Personnel Security Hearing (PSH)
Access Authorization Granted; Guideline I (Psychological Conditions)
On November 30, 2022, an Administrative Judge (AJ) determined that the Individual's access authorization under 10 C.F.R. Part 710 should be granted. The Individual self-reported that he had been diagnosed with bipolar disorder II. After reviewing an evaluation of the Individual performed by a DOE-contracted psychologist, concerns were raised that the Individual's mental health condition might interfere with his judgment, trustworthiness, or reliability.
At the hearing, the Individual presented credible evidence that he had actively pursued treatment for his diagnosis for several years and had followed the treatment plans created by his medical providers . He also presented evidence that his mood was stable and that he had the coping skills and support he needed to effectively manage the mild symptoms he experienced from time to time. The DOE - contracted psychologist opined that the Individual's condition was in full remission and no longer raised doubts for her regarding his judgment, reliability, and trustworthiness. The Administrative Judge found sufficient evidence that the Individual had mitigated the Guideline I security concern and, therefore, concluded that the Individual's access authorization should be granted. (OHA Case No . PSH-22-0122, Martin)
Access Authorization not Restored; Guidelines J (Criminal Conduct)
On November 30, 2022, an Administrative Judge determined that the Individual's access authorization should not be restored under 10 C.F.R. Part 710. The Individual is employed by a DOE contractor in a position that requires him to hold a security clearance. The Local Security Office (LSO) received derogatory information regarding the Individual's criminal conduct. Regarding Guideline J, the LSO cited his extensive criminal conduct, including a 2020 charge of criminal sexual penetration. The LSO also cited his approximately 41 other criminal charges. At the hearing, the Individual's fianc ée testified that the young relative who accused the Individual of the 2020 criminal sexual penetration is known to lie and had a suspension from school for lying about a male school employee. She also stated that she was in the home when the alleged behavior occurred and within view of where the Individual was accused of the criminal conduct. Further, the Individual provided other evidence including that there was no male DNA evidence on her underwear. Unfortunately, the Individual has a substantial pattern of criminal behavior. Although most of the numerous criminal charges he faced prior to 2018 were traffic violations, the Individual has faced two accusations of criminal sexual penetration, one of which was recent. Although the Individual presented evidence that the young relative may have concocted the claim, he has not be cleared of the charges at this time. The Administrative Judge found that he has not mitigated the concerns raised by his extensive criminal record. Accordingly, the Individual was not able to demonstrate that he had resolved the security concerns arising under Guideline J. (OHA Case No. PSH-22-0120, Fishman)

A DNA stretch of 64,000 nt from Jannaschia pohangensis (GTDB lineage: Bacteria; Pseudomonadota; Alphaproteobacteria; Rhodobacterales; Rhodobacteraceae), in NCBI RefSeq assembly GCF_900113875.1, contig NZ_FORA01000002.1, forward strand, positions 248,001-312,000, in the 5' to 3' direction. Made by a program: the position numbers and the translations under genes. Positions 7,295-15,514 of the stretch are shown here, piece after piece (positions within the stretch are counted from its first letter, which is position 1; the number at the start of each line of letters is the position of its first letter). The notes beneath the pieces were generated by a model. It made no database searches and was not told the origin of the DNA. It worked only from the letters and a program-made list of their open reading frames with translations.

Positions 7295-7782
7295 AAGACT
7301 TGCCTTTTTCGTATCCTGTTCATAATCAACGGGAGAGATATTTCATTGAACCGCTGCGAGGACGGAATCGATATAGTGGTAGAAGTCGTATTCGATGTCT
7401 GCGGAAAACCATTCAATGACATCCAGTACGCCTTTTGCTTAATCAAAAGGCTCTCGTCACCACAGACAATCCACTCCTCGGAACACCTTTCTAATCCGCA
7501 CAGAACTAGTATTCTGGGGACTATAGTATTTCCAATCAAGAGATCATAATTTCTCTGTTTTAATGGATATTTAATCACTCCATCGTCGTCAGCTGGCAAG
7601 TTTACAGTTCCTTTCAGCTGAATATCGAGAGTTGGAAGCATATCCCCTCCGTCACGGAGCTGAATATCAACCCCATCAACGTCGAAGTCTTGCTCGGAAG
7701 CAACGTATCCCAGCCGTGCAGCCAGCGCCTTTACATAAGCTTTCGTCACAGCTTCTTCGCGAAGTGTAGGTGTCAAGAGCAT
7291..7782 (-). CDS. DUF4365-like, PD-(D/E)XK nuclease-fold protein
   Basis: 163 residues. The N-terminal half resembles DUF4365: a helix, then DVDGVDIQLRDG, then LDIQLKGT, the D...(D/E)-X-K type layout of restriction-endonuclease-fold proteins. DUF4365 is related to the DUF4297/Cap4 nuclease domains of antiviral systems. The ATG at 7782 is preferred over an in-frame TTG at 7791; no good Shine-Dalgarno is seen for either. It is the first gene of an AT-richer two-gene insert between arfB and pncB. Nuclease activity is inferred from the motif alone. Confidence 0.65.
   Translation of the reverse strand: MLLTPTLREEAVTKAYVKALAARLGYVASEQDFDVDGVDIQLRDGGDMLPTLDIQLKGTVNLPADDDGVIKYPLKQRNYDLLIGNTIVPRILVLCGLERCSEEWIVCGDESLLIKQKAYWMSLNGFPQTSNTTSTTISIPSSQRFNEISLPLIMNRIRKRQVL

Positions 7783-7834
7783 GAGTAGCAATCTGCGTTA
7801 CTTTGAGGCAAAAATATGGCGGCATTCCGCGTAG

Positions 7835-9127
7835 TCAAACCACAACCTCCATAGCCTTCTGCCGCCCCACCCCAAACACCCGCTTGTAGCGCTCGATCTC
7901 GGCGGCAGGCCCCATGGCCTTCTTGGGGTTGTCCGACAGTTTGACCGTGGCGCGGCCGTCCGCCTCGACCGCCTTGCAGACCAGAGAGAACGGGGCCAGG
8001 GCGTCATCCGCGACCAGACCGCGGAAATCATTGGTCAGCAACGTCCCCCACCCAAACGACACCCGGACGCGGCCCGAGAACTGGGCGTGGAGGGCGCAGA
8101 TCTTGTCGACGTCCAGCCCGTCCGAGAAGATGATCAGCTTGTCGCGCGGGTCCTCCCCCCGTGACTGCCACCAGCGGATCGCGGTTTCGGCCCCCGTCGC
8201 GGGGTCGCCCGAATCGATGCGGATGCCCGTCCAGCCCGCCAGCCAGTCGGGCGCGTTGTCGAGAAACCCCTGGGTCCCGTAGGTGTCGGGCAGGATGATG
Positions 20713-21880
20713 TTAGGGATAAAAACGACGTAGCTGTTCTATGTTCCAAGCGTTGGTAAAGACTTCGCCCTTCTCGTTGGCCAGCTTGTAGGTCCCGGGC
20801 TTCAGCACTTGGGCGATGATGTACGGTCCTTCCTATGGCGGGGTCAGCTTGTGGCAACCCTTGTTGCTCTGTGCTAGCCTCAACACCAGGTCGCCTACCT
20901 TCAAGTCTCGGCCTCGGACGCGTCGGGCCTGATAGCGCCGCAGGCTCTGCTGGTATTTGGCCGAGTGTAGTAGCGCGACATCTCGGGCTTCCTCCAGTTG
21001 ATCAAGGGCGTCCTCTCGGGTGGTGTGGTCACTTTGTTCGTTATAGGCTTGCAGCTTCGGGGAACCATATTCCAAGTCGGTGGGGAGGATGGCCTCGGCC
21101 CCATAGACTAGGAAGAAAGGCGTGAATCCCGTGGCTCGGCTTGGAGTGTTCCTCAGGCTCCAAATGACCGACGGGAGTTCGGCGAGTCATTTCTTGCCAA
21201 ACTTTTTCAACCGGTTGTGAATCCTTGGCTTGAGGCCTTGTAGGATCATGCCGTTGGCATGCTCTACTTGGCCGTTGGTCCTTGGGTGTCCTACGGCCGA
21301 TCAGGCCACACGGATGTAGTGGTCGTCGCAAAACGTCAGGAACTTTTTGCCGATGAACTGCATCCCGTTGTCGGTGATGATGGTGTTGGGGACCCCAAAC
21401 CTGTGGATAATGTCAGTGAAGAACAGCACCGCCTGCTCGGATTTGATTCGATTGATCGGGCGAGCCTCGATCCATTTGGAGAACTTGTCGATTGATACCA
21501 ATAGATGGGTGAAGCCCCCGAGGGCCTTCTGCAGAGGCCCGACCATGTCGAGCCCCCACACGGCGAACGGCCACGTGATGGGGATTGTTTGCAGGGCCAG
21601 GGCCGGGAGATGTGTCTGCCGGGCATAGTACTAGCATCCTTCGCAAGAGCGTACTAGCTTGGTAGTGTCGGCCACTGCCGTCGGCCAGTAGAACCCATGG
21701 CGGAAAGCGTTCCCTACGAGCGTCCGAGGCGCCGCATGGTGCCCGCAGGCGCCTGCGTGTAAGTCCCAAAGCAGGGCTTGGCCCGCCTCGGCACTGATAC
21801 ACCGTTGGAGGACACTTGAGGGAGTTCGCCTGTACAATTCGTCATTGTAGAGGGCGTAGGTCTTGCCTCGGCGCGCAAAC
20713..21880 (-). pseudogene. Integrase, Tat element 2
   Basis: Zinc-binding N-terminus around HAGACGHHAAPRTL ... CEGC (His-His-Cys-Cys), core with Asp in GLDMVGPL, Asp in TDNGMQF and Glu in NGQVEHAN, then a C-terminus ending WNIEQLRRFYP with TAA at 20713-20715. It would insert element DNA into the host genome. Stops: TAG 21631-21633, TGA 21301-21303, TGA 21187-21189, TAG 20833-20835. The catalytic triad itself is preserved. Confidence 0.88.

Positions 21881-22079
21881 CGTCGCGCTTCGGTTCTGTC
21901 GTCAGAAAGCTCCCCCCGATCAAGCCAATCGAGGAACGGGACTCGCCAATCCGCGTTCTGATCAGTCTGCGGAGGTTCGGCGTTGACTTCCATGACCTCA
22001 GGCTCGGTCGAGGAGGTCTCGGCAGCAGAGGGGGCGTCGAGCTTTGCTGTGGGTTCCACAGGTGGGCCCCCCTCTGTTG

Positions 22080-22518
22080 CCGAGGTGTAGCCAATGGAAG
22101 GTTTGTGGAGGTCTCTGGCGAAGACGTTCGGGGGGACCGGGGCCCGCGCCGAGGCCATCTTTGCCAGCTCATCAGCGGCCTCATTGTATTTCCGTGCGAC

Access Authorization Restored; Guideline H (Drug Involvement) and Bond Amendment
On November 30, 2022, an Administrative Judge determined that the Individual's access authorization should be restored under 10 C.F.R. Part 710. The Individual is employed by a DOE contractor in a position that required her told a security clearance. The Local Security Office (LSO) received potentially derogatory information concerning the Individual's drug involvement. The LSO alleged that in March 2022, the Individual took one Oxycodone pill, a Schedule II controlled substance, that was prescribed to her child.
At the hearing, the Individual, her husband, and her friend testified. The Individual indicated in her testimony that on the day of the incident, she felt severe hip and back pain that caused her to become immobile. Her child, who had a prescription for Oxycodone, offered her a pill, which the Individual ingested. The Individual indicated in her testimony that she was not aware this was a concern under the Adjudicative Guidelines and only learned it was when her supervisor notified her of this fact after the Individual disclosed the incident to her in casual conversation. The Individual properly reported the event.
At the hearing, the Individual indicated that she had never used another person's prescription either before or since the March 2022 incident. Her husband and friend also stated in their testimony that they were not aware of the Individual having ever taken prescription medication that was not hers outside of the March 2022 incident. The Individual submitted five drug tests from July 2013 through October 2022, all of which were negative for opiates. The record indicated that the Individual had never sought treatment for drug use, she was never asked to seek treatment for drug use, and that she had no intention of taking medication that was not hers at any point in the future. The Individual stated that she will, in the future, employ appropriate methods of pain relief, as she has done before. The Individual also indicated that she never sought medical treatment for this pain, as it occurs only once or twice a year.